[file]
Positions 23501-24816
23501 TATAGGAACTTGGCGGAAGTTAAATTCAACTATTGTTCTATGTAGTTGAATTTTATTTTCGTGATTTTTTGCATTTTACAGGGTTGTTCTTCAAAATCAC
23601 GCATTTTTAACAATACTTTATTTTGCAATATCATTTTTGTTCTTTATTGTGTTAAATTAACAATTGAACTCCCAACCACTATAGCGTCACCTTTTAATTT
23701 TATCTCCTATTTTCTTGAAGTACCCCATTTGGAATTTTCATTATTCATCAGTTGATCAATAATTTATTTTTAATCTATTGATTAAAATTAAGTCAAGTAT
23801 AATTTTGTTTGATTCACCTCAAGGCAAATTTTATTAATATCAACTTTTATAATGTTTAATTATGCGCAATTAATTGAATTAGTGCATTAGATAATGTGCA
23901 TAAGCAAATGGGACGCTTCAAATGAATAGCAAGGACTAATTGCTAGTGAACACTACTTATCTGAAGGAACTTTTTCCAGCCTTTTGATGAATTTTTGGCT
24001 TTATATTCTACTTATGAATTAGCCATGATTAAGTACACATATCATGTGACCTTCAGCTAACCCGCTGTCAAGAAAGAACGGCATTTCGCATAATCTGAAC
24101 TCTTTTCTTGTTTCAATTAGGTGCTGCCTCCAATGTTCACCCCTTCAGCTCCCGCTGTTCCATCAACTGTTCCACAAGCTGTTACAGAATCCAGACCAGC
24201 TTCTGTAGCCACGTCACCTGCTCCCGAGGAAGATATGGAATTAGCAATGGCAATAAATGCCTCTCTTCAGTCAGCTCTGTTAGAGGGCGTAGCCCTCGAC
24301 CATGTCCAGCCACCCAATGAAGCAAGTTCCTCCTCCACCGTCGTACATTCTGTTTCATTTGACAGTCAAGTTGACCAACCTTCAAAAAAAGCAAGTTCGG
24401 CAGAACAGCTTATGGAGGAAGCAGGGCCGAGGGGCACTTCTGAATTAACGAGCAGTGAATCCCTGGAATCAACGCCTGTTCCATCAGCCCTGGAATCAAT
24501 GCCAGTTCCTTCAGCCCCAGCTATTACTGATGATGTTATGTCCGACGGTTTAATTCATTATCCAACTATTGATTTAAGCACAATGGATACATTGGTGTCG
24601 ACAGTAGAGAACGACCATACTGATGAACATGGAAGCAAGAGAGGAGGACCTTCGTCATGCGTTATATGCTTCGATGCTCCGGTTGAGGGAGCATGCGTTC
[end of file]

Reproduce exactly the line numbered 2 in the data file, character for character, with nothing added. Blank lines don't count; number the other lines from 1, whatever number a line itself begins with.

23501 TATAGGAACTTGGCGGAAGTTAAATTCAACTATTGTTCTATGTAGTTGAATTTTATTTTCGTGATTTTTTGCATTTTACAGGGTTGTTCTTCAAAATCAC